Draw and Paint a Barn Owl

Posted on Posted in Art

This tutorial is brought to you by request. πŸ™‚ I love interacting with you, so please keep them coming!

This is a super easy tutorial. This project took me about an hour to complete from start to finish, with interruptions from the kid of the house. You can also check out my bird tutorial here!

I’d like to apologise again for the lighting in these photos. I don’t know what it is that moves me to work on tutorials for the blog when it’s raining outside, but it happens. πŸ™‚

Okay, let’s do this.

First, a circle.

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Second, an oval. Draw it at a slight diagonal angle, long enough that about three circles of the same size as the circle you drew for the first step will fit into it.

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Third, add connecting lines from the circle’s outer edges to the oval’s outer edges. Erase the inner lines, but keep the circle intact, we’re going to use that again later.

Fourth, draw the wing shape. You’re going to have to eyeball the position, but it should start roughly around a quarter from the top of your oval, end at around a quarter from the bottom of the oval, and be about as wide as a third of the oval’s width. Don’t worry if it isn’t at exactly those marks, I didn’t take a ruler to mine either. πŸ˜› But when we add the feathers, we can alter this to look more realistic.

The shape should be a combination of an oval and a rectangle.

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Fifth, but on the same picture as the wing, add a curved line about a third from the bottom of the oval. This will be the owl’s belly.

I felt my owl didn’t have enough padding, so added a little to the side. πŸ™‚

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Sixth, add some feather detail. The top parts of the wing will have smaller feathers, where the ones at the bottom will be long and regularly shaped.

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Seventh, the legs. Owls have slightly thicker legs than small birds, and their legs are covered in downy feathers.

 

When drawing the feathers, I realised my owl’s belly was a little too round, so I changed it and erased the unneeded lines.

Eighth, the talons and perch. Three are visible on the one foot and only the claws are visible on the other.

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Ninth, the eyes and beak. As with the small birds, draw horizontal and vertical lines that cross in the centre of the circle you drew in the first step (excuse my ugly, split vertical line). Draw two small circles on the horizontal line, with roughly enough space between them to fit a third circle. Then, draw a ‘v’ that connects the two circles. The bottom of this v should be at the bottom edge of yet another imaginary circle, underneath the eyes. πŸ™‚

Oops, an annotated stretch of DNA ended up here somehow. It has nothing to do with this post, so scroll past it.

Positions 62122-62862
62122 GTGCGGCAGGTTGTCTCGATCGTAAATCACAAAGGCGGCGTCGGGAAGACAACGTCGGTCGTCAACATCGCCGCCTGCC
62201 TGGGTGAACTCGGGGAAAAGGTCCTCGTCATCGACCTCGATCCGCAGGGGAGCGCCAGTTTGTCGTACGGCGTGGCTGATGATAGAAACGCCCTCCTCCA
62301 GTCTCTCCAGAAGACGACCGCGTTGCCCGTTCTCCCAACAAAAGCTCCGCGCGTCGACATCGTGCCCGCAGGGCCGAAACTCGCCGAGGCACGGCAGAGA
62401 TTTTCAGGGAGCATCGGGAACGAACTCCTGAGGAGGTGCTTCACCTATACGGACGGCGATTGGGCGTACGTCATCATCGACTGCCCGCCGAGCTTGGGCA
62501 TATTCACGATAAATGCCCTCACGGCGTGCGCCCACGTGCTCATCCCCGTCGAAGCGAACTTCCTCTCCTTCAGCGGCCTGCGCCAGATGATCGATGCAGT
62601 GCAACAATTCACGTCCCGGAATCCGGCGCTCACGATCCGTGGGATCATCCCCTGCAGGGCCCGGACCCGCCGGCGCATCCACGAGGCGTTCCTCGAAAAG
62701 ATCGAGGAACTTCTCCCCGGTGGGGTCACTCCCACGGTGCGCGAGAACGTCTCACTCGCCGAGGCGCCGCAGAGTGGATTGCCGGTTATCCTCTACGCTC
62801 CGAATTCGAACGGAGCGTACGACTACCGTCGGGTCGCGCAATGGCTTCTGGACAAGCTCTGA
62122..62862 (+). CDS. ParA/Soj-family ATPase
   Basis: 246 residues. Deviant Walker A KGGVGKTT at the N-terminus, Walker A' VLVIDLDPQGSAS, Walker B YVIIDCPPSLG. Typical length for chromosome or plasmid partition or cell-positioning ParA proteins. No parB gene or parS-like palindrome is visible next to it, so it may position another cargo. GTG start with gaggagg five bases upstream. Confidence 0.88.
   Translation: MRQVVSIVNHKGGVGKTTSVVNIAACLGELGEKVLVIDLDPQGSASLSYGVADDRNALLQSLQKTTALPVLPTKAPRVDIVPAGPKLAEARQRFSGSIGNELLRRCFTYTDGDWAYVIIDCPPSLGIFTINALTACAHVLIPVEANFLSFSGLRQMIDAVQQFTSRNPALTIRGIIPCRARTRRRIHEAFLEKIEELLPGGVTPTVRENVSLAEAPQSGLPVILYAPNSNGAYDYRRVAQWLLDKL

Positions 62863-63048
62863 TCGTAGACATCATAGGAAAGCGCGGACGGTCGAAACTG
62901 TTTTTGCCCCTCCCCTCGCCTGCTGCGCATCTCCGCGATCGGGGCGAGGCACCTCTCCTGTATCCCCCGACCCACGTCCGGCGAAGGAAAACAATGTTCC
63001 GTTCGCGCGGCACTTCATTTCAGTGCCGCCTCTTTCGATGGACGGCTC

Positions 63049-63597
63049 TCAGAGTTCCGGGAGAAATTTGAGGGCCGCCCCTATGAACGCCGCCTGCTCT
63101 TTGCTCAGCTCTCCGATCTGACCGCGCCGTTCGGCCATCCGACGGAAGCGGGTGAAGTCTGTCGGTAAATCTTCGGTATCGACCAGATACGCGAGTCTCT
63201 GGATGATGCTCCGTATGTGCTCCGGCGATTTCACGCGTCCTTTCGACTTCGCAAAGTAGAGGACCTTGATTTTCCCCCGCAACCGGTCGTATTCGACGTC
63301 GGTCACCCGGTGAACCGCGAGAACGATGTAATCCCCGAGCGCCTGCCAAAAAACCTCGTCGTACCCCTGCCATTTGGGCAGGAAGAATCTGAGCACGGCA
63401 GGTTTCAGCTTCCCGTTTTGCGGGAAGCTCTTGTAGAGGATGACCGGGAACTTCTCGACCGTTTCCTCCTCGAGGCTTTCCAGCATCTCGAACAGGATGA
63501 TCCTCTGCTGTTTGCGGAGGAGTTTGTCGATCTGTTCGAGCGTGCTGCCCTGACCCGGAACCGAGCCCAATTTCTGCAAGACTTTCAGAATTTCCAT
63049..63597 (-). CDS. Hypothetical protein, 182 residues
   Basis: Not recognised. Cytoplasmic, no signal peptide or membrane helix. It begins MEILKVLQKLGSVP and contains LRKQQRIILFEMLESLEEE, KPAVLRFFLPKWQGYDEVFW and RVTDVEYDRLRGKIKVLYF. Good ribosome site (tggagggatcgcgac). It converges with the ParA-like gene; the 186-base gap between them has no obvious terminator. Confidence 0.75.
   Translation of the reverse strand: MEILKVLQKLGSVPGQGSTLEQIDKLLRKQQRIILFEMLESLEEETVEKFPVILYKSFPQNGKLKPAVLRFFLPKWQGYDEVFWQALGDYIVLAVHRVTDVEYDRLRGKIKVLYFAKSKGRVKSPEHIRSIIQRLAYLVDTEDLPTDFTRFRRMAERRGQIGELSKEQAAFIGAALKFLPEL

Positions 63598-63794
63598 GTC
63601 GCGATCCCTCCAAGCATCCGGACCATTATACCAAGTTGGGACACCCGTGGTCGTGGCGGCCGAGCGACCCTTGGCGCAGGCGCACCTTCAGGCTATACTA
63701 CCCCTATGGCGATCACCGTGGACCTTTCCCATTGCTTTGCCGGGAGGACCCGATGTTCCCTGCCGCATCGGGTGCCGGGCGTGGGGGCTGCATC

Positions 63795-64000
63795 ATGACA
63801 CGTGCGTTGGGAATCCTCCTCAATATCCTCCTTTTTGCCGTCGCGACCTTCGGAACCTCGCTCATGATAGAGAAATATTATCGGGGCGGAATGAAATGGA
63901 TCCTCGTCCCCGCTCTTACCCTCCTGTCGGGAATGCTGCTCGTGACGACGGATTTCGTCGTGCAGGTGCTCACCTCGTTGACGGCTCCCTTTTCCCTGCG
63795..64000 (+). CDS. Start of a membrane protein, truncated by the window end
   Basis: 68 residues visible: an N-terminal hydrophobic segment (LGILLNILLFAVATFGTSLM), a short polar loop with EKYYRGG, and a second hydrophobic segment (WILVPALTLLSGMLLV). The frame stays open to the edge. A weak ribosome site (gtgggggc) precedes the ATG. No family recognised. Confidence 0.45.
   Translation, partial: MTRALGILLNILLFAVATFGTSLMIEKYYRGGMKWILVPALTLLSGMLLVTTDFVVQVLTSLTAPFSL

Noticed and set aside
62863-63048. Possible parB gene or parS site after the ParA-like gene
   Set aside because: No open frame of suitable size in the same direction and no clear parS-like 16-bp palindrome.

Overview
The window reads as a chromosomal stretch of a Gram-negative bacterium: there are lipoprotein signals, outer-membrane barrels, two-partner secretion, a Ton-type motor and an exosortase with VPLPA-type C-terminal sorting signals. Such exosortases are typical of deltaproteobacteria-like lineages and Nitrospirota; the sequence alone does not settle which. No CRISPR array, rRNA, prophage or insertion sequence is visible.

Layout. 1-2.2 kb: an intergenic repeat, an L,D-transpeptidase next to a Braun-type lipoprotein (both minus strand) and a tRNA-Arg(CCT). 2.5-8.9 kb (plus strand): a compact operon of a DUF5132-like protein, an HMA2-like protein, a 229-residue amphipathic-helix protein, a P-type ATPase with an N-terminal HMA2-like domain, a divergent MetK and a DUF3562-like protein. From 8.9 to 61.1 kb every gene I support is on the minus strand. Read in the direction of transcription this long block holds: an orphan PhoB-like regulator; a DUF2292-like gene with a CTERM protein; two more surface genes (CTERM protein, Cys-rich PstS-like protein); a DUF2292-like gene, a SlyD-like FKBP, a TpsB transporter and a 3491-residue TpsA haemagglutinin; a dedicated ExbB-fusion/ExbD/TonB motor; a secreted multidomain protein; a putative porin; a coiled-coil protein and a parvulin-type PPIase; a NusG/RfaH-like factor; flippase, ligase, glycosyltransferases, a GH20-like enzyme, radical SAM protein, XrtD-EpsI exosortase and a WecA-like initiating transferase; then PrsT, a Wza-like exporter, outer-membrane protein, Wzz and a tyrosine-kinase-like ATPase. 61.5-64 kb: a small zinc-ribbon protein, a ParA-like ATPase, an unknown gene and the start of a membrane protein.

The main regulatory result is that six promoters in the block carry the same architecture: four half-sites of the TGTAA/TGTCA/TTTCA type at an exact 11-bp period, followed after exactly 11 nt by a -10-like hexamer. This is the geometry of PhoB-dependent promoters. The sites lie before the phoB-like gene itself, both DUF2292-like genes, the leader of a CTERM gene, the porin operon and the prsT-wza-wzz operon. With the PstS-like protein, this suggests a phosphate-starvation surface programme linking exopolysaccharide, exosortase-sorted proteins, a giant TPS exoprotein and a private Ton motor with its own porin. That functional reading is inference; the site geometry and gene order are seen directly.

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Tenth, the heart-shaped marking around the owl’s face. Add another v at the top of the owl’s head, using the vertical line as a guide. Then, connect the v to the circle from step 1 with curved lines.

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Erase all the unnecessary lines.

Eleven, add the top of the beak by adding an upside down v just above the bottom of the beak, to create a diamond.

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And that’s it, you’ve drawn an owl!

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Please let me know if you’d like a tutorial on taking this line art to the next step with graphite pencils. I could try to show you how I achieve photorealism.

For this tutorial, though, we’re going to watercolour the owl, using my Albrecht DΓΌrer watercolour pencils.

I like to place all the colours in the first layer, simply because they flow into each other so nicely, and will give the final product a softer look. It also makes it possible to complete the painting in two layers.

First, I added burnt ochre around the eyes, the face marking, and the wing- and tailfeathers.

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Then, I added cream to the chest, neck, belly and legs. I added warm grey to the shadowy areas where I’d just placed the cream, and also to the shadows in the face.

Next, I added walnut brown to the shadowy areas in the wings and tailfeathers. Don’t forget the talons!

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I added black to the eyes, leaving a glint in one eye, and coloured the beak with middle flesh.

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Lastly, I added some raw ochre to the perch, leaving some areas blank. This will allow the pigment to flow, leaving organic highlights.

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I painted the first layer with a fine brush and water.

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Once the first layer was dry, I picked out some details, using the same colours. Every painting will be different, so it’s difficult to say where yours might need some refining. Go with your gut! πŸ™‚

I added a glint to the eye with white acrylic paint, since I accidentally painted over the one I’d planned. Oops.

Here’s the final product.

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And that’s it from me for today! Happy art-making.

Yolandie

 

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